Stress and Eating

Shared from Psychology Today Stress and Eating You crave rich foods when stress is unrelenting. And a very special and well-meaning collaboration between your brain and your body makes you do it. Remember that deep dive into the peanut butter in the months after 9/11? How about the incredible allure of chocolate when the seemingly last possibility for anything wonderful has just fizzled in your face? No, it's not your imagination. You really do crave rich foods when stress is unrelenting. And a very special and well-meaning collaboration between your brain and your body makes you do it. The newly discovered body-brain partnership may shed new light on so-called atypical depression, the commo

Five Reasons Why We Overeat In Winter

Shared from Forbes It’s winter again, and I know my body doesn’t really need an extra thousand calories a day. Yet, hunger strikes anyways as I find myself constantly eating too much and working out less—if that’s even possible. As it turns out, according to a recent study by University of Exeter in the U.K., “People have evolved to have subconscious urges to over-eat, and limited ability to avoid becoming obese, especially in winter.” While we may be genetically disposed to overeat and store more fat during the winter months, there are other causes for overeating that we could actually do something about them. So I reached out to two health experts and found some of those main culprits (plu

Why Comfort Food Comforts

Why Comfort Food Comforts A new study looks at the intersection of taste, nostalgia, and loneliness Shared from The Atlantic When the Oxford English Dictionary added a definition for “comfort food” in 1997, it traced the term’s etymology back to a 1977 Washington Post magazine article about Southern cooking: “Along with grits, one of the comfort foods of the South is black-eyed peas." The Oxford English Dictionary, though, was wrong. (“I don’t really believe I created the term,” the author of the Post article wrote in 2013, but “since [1977]—if not before then—it has been one of my favorite food descriptors.”) The phrase “comfort food” has been around at least as early as 1966, when the Palm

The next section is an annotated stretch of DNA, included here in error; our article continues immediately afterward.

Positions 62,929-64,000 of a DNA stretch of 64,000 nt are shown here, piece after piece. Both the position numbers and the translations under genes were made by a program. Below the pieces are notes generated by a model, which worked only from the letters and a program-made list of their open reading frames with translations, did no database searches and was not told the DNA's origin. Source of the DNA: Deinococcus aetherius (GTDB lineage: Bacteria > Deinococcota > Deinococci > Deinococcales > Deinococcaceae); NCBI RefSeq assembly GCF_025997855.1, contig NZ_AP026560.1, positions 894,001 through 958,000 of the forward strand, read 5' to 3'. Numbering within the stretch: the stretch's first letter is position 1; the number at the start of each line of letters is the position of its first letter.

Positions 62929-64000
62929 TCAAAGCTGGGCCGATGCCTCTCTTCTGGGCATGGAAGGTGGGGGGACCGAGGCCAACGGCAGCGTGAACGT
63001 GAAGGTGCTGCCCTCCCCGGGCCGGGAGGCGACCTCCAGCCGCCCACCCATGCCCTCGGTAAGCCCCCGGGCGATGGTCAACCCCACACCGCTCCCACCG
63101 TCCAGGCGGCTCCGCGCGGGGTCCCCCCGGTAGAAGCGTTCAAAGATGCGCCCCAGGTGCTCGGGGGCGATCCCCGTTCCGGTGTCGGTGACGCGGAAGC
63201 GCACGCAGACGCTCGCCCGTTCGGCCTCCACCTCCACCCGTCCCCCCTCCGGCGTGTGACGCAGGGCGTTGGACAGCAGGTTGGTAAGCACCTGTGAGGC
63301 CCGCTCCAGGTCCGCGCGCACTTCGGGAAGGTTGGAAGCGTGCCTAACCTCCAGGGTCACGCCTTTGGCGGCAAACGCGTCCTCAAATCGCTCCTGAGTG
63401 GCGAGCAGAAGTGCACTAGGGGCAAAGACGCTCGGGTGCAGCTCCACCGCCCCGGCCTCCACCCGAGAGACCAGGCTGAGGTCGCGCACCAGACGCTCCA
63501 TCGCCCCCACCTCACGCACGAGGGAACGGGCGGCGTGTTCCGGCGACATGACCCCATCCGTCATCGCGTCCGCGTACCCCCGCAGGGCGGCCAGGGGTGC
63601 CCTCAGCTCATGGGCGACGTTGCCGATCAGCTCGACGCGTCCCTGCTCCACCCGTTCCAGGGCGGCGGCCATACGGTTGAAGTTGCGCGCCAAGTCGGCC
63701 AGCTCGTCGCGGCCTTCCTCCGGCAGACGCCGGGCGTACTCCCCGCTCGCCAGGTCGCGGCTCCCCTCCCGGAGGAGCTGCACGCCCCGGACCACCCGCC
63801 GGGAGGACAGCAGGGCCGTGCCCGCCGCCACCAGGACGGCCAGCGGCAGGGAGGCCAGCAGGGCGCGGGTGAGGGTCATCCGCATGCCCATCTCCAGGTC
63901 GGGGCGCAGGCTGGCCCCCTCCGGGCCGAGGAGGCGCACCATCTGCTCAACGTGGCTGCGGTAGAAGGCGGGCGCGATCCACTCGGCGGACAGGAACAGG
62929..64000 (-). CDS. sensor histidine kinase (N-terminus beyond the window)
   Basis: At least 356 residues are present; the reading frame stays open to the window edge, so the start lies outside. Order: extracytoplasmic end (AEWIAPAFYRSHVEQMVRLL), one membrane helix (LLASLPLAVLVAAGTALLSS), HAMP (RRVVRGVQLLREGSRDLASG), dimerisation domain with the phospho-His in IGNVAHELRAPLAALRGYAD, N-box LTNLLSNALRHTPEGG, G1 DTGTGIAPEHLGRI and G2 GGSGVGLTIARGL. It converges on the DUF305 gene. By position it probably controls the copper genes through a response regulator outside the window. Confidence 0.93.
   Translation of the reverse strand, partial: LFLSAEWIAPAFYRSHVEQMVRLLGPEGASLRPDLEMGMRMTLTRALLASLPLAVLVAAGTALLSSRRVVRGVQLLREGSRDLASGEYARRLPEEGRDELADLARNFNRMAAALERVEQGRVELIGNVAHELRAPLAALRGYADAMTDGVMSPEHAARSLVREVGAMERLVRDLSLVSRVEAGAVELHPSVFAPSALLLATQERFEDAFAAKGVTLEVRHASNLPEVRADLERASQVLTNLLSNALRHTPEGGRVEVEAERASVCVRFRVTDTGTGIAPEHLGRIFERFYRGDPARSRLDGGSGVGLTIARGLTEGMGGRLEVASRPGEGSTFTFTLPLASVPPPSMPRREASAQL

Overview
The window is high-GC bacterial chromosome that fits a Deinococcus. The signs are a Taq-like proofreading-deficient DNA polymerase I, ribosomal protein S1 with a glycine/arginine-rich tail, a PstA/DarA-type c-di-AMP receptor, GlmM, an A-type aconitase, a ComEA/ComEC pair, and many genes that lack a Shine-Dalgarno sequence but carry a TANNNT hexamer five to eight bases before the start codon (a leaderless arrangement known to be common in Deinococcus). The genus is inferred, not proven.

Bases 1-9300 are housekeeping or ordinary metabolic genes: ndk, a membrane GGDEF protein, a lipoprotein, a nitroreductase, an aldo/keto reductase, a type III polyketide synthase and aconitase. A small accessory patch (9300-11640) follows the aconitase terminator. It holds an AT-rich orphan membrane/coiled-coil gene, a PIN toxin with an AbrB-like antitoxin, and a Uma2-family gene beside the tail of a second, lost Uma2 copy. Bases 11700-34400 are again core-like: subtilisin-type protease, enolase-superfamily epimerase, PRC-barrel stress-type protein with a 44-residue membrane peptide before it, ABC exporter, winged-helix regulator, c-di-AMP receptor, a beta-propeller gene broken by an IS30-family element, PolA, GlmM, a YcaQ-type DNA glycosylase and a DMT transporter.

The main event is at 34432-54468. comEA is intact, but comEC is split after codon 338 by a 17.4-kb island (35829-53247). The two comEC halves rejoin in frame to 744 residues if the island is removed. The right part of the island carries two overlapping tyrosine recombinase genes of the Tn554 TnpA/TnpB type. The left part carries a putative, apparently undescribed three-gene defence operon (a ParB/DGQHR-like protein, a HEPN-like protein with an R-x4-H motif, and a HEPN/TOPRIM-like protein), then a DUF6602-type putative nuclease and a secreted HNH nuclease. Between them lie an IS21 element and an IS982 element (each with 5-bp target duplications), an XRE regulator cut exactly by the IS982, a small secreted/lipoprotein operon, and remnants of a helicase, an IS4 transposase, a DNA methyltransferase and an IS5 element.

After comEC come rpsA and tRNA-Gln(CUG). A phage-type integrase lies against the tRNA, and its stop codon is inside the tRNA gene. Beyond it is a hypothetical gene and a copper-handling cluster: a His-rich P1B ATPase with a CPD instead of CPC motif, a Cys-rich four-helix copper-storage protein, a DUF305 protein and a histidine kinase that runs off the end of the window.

The Power of I

The Power of I We were videotaping a segment of the online version of Beneath the Weight – here’s what happened. “My customary eating style is Late Night Snacker. You know how at night while you’re watching TV and . . .“ “Cut. That was good but use the word “I” instead of “you.” “Okay.“ said Alex. “My customary eating style is Late Night Snacker. I like to watch TV at night and you like something salty like potatoes chips. Next thing you know . . .” “Cut. Good, but you said ‘you’ again. I need you to say “I”. “Crap! I did it again? Wow! I can’t believe I did that? “It’s okay. It’s common. If you’re like all the other people we videotaped, it will happen many more times.” “Okay. My custo

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